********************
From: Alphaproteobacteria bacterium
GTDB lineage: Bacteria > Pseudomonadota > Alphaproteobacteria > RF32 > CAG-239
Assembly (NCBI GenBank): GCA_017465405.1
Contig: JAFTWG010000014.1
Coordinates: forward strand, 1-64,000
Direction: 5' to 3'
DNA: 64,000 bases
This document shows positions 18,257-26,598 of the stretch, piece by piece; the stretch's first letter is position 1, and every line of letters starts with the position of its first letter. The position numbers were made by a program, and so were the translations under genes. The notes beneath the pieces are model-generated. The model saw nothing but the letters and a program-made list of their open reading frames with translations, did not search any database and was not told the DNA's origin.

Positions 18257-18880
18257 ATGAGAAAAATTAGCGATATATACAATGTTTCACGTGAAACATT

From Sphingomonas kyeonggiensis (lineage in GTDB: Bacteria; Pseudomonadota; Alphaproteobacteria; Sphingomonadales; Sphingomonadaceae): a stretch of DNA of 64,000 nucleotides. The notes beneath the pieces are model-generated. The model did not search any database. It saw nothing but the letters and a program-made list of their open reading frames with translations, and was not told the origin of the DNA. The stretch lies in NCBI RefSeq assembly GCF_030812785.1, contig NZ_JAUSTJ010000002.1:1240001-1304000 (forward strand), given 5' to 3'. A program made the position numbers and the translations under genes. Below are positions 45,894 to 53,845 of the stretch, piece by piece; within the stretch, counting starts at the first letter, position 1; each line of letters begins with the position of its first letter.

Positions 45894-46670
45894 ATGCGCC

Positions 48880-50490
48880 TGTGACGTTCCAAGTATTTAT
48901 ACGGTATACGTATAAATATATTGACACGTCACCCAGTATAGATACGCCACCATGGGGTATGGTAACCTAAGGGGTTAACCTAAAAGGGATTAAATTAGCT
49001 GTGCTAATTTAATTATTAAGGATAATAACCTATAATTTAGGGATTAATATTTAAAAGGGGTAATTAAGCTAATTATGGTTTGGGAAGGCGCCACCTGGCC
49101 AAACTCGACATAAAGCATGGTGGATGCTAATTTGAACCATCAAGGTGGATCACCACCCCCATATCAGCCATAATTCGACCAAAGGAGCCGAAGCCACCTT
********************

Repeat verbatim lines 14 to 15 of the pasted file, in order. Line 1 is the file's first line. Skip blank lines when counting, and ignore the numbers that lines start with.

Positions 48880-50490
48880 TGTGACGTTCCAAGTATTTAT